Arsenal Boot Jack Wilshere


Before I get started, I want to thank The Squid Boy for doing a fantastic job writing the blog for the last three days. Don’t forget to follow him on Twitter @thesquidboylike. Now I’m back to ruin all his good work attracting people to the blog.

There’s really only one thing to talk about with Arsenal at the moment and that’s injuries. Jack Wilshere and Thomas Vermaelen are injured and again we find ourselves lamenting the loss of key players. Arsenal have required Wilshere to wear a medical boot to prevent him from rushing back to training or doing anything that could lead to a stress fracture.

There’s been a lot of speculation that something is wrong with the training regimen at Arsenal or that there is epic incompetence within the medical staff. Both of those assumptions might be true. Then again, they might be wildly inaccurate. But it really doesn’t matter why we suffer so many injuries. What matters is that we do suffer a seemingly disproportionate number of injuries and they tend to last far longer than initially believed.

However, it’s not the number of injuries that really causes the problem at Arsenal, it’s the particular players afflicted. With all due respect to Abou Diaby, we are more than equipped to deal without him for a few days, or weeks, or months. When Tomas Rosicky was out for 18 months it was a blow to his career, but frankly, it wasn’t cataclysmic for the club. Even Theo Walcott’s injury problems haven’t had an insurmountable impact on Arsenal over the last few seasons. Unfortunately, there have been other injuries that have stopped the club’s past few seasons from culminating in parades featuring open top buses.

In every team there are a few players you feel are indispensable. Players without whom, the team cannot succeed. You could argue that Arsenal needed four specific players in the side to compete for a title last season. If Van Persie, Fabregas, Vermaelen and Szczesny had played 38 games last season, we might well have done enough to win the league. But they didn’t, so we didn’t. Instead, Van Persie and Cesc made 25 appearances, Szczesny made 15, and Vermaelen made 5. Those might be the most important statistics from Arsenal’s 2010-11 season.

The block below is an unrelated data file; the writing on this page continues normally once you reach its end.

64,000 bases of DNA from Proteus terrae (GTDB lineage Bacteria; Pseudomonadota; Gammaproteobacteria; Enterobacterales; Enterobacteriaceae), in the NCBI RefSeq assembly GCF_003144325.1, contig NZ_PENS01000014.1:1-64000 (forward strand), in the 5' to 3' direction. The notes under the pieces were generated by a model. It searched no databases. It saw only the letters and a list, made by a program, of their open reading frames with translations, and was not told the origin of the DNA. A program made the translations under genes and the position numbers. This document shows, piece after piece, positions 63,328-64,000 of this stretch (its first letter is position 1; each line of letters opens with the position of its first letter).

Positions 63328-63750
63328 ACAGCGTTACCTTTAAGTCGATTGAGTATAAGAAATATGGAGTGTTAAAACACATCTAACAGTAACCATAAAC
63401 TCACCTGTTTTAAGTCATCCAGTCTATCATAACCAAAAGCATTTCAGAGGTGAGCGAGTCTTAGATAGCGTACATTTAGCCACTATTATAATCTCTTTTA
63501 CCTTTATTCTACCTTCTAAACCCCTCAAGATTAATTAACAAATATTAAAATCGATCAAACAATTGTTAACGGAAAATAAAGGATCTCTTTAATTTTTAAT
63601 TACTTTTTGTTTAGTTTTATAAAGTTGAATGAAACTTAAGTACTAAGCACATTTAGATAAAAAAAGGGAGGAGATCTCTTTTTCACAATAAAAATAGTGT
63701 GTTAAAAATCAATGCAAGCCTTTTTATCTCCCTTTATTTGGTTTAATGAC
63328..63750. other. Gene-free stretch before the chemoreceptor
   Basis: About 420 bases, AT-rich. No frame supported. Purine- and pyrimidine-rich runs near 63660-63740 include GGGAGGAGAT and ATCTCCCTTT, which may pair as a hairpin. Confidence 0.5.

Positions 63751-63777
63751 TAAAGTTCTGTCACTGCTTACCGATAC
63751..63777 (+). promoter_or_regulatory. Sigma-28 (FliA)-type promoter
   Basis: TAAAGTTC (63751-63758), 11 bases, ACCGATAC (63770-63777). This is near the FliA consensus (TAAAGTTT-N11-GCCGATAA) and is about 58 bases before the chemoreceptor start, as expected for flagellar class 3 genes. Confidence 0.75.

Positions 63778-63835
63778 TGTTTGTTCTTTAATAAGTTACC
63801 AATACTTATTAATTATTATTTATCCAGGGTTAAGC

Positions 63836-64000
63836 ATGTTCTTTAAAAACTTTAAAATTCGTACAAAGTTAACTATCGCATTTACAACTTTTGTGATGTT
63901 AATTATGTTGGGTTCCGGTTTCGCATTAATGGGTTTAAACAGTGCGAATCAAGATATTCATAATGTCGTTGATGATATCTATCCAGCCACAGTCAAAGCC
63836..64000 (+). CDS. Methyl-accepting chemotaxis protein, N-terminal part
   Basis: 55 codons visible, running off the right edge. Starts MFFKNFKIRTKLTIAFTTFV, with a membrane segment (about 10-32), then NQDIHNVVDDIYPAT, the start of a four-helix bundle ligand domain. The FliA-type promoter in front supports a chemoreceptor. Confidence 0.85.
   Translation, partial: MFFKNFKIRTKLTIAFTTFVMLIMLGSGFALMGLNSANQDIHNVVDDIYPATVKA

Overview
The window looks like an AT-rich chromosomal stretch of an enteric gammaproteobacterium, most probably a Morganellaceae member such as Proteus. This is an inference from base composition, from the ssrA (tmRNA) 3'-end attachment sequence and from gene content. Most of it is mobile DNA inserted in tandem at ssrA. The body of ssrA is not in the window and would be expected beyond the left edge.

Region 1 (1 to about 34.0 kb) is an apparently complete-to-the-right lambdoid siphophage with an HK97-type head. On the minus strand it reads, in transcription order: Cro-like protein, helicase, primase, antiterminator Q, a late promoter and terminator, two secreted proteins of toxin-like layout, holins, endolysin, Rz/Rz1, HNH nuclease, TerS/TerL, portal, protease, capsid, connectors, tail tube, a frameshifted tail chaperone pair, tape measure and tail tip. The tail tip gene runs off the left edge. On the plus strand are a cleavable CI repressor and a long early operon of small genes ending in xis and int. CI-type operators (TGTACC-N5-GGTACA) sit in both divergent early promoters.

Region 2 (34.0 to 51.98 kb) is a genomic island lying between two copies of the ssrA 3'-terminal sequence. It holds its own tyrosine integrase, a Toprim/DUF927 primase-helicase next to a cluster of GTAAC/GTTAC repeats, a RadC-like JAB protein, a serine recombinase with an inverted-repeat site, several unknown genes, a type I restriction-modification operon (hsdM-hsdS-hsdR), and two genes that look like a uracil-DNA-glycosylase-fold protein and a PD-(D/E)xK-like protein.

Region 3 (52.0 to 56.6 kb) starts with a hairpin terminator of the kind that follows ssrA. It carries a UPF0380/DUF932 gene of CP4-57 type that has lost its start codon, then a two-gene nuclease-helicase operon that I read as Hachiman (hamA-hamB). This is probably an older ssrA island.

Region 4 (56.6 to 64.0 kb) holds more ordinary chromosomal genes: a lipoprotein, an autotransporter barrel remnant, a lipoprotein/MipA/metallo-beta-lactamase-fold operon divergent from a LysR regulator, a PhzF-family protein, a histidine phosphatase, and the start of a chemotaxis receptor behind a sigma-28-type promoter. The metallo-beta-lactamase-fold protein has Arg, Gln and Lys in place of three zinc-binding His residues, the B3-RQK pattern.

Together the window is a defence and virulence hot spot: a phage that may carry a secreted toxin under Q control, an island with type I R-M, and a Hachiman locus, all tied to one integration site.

If Van Persie had played the first half of last season like he played the second half, we may have entered the run-in with a lead over our rivals. That could’ve given us the confidence to push on and win the league.

Would we have shipped three goals at home to WBA if Thomas Vermaelen was leading the defense? Hard to imagine. Even harder to imagine we would’ve been historically poor on set-pieces. Or that we would’ve let a two goal lead slip to Sp*rs at home. Or a four goal lead slip at Newcastle. I don’t mean to rehash the hardships of last season, but there were definitely points dropped due to Vermaelen’s extended absence.

Then there’s Szczesny. Just as we began to see a goal-keeping star emerge, we lost our pole in the goal to a freak finger injury at Barca. I don’t need to remind you what happened after that. But I seem to remember something about a 40-year-old, unretired German starting for Arsenal after Almunia gifted a few more goals to WBA.

When a team suffers injuries, other players are forced to step up and fill the void. Squad depth is absolutely essential in modern football and no team can win the Premier League without having quality beyond the first XI. But every team has players who are so intrinsic to their success that an entire season can be lost if they are out for a prolonged period. I would suggest that Arsenal’s problems over the last few seasons haven’t been related to the number of injuries we’ve suffered, but the specific players that we’ve lost. Last Sunday we saw just how hard it can be to compete when a few key players are missing.

Once again we face the grim possibility of being without key players this season. This time it’s Jack Wilshere who’s causing the biggest worry. Jack is now expected to be out up to 3 months, but some reports suggest that his season could be in jeopardy.

Not only is this a massive blow to our current season, but it’s also a blow for the player. He’s at a crucial period of his career where he seems to improve on a weekly basis. We’ve seen with Aaron Ramsey what a year out of the game can do to a player’s development. That’s not something we want to see with Jack.

We won’t just miss Jack’s quality, but also his work-rate, passion and energy. Midfield is an area where we just lost one of the best players in the world, and we can hardly afford to see our second best midfielder missing almost a third of the season or worse.

But Jack isn’t the only concern we have now. There’s another player who could be “Vermaelened” and it’s Thomas Vermaelen. He pulled out of Belgium’s international fixture over the weekend. It could just be a minor knock that kept him out, but there are reports of a possible achilles set-back. I refuse to believe that until I hear it from the manager, but considering how immense he’s looked when he’s played this season, his loss would be extremely deflating. His leadership is almost more important than his quality, and while I’m excited for Mertesacker to begin his Arsenal career, any lengthy absence for Vermaelen could create some anxiety-inducing scenarios. Let’s just say it brings Squillaci back into the first team picture and leave it at that.